The tax transparent nature of a REIT can often be seen as an appealing reason for a property investment business to convert, with clear tax advantages provided for under the governing REIT legislation. In this article, we set out the tax consequences of converting to a REIT and consider what that will mean for its investor profile.
REIT conversion status can carry substantial tax benefits, the REIT is a vehicle that holds and manages a portfolio of real estate from which its shareholders earn a profit. The tax neutral status of the REIT itself means that it pays no UK corporation tax on its profits from its property rental business and nor does it pay any capital gain tax on any disposals, providing the property held meets certain qualifying criteria (for details see article titled “The REIT Option for You?”).
Instead, for each accounting period, the REIT is required to distribute 90% of its profits to its investors by way of a dividend. Those distributions are then generally subject to basic rate withholding tax at 20%, except for example, where paid to a pension scheme, UK resident company or some sovereign wealth funds. These entities are able to apply for a tax exemption status and would then receive their dividends gross. Likewise, REIT shares can be held under an ISA wrapper and the fund manager will also receive gross distributions, making the investment highly tax efficient.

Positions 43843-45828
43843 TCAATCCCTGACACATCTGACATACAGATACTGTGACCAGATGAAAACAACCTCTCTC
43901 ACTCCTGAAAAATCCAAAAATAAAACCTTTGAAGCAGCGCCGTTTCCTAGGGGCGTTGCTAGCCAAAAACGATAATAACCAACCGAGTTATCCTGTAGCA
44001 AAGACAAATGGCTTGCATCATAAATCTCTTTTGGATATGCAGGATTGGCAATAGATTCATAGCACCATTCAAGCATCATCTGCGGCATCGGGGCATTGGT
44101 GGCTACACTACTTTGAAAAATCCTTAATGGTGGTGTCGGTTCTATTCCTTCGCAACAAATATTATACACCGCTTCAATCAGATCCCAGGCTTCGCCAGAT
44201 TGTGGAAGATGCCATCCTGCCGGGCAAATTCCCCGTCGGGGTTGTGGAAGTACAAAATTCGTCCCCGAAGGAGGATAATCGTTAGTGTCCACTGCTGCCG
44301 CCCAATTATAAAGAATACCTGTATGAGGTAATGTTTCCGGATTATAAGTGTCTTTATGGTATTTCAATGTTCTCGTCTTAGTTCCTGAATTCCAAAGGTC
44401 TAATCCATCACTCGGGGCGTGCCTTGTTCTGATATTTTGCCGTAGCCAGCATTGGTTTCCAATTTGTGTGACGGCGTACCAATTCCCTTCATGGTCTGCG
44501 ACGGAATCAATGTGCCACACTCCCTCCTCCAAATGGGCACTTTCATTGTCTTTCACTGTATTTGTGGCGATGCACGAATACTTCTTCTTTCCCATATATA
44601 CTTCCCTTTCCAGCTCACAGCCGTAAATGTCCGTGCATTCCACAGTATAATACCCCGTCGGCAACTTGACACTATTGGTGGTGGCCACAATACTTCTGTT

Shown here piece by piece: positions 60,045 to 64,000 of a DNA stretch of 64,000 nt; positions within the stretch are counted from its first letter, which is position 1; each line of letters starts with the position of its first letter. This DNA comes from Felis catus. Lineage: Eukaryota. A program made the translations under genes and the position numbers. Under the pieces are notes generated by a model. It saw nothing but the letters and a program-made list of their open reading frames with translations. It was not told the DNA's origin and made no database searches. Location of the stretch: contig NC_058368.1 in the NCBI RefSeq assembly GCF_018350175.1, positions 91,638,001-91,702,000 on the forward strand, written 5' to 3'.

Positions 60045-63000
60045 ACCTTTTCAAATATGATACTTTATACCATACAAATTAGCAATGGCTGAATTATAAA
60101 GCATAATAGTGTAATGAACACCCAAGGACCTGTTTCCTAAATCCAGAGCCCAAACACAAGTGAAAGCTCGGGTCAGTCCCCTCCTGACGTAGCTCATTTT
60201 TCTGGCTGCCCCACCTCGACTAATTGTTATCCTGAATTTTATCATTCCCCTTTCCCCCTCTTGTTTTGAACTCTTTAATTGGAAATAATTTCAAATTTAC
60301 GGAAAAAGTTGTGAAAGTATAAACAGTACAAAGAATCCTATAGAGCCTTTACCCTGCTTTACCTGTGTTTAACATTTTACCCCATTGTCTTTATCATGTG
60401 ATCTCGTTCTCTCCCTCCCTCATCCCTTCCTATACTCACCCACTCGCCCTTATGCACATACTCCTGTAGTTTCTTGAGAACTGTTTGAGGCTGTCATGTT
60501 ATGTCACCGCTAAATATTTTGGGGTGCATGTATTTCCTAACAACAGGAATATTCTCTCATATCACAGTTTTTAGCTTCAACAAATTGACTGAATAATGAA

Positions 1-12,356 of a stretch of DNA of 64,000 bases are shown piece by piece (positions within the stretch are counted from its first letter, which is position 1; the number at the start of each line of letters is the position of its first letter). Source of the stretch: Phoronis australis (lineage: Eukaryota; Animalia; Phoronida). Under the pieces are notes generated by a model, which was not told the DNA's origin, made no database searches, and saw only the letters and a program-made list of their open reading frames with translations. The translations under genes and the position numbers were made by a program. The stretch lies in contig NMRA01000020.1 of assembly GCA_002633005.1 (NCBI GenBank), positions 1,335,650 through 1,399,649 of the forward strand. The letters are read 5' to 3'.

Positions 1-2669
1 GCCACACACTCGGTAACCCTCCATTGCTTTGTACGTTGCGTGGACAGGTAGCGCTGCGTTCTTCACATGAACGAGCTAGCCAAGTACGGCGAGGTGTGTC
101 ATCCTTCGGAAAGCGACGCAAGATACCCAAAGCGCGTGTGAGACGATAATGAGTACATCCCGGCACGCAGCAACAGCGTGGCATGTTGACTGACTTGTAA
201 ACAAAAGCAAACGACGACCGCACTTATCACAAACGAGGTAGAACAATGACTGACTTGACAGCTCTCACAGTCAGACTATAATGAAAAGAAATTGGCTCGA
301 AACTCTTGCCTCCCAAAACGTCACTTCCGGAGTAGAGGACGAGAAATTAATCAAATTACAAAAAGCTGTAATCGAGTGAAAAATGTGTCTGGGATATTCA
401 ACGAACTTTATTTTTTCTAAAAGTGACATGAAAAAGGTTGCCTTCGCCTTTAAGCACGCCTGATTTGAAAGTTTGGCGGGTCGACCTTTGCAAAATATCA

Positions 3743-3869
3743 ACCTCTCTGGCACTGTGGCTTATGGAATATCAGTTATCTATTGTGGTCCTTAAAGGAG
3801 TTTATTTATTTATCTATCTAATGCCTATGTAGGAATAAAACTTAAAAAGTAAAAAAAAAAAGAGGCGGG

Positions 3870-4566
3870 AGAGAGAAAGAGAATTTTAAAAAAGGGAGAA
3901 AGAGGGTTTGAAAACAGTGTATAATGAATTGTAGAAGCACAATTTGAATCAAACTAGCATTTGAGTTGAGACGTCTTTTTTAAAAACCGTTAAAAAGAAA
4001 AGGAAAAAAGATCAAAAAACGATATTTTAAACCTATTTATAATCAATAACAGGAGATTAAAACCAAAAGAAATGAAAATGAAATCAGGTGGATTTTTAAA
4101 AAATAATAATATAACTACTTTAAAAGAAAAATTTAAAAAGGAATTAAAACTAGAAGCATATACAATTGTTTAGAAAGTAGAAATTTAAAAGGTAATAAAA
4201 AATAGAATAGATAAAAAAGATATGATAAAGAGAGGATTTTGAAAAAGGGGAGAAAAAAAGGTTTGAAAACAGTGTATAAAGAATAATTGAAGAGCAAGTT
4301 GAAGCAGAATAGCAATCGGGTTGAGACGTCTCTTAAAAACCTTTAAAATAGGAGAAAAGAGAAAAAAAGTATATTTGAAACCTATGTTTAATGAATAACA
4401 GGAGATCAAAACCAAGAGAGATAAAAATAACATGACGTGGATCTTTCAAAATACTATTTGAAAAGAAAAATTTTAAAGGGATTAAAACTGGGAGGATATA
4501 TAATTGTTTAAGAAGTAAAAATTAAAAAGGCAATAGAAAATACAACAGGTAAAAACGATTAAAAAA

When the REIT legislation was first introduced back in 2001, there was some confusion as to the extent to which the REIT would be required to satisfy the UK corporate tax regime, given its exempt tax status. After a number of consultations and HMRC guidance, it was clear that the REIT was still required to operate under effectively a shadow tax regime, in order to replicate the tax treatment of a direct investment in property.
This, for example, includes the mandatory requirement to claim Capital Allowances where it has the entitlement to do so, an area which we explore further in our next article, Veritas Advisory’s Capital Allowances REIT Service.
The REIT status effectively removes the double layer of taxation where tax is actually paid out on profits at both the property company and shareholder levels. Instead, tax is typically only paid at the investor level, which gives rise to improved returns.
The current default for a property investor is to hold property offshore, often within a special purpose vehicle (SPV) and there were clear advantages for doing so, particularly with the capital gains exemption, however, this is to be removed from April 2019. Furthermore, from 1 April 2020, HMRC have now confirmed that corporate investors will be subject to UK corporation tax rules on rental income and not taxed under non-resident landlord rules for income tax.
Offshore investors will therefore have to abide by the corporate tax rules which will include the restrictions on deductions for interest payments and greater restrictions on the ability to use carried forward losses; the reasons for opting for the default offshore structure are narrowing and the REIT regime for some will be a considered alternative.
It however must be said that the REIT status will not suit all, with a lengthy list of conditions which must be considered and met. These include, that where a property is to be redeveloped and the development costs represent more than 30% of the market value of the property and any disposal is made within three years of practical completion of the development, then it is deemed to fall outside of the tax-exempt business.
Whilst the tax advantages are significant, a far wider consideration of the REIT conversion needs to be made before embarking on the journey.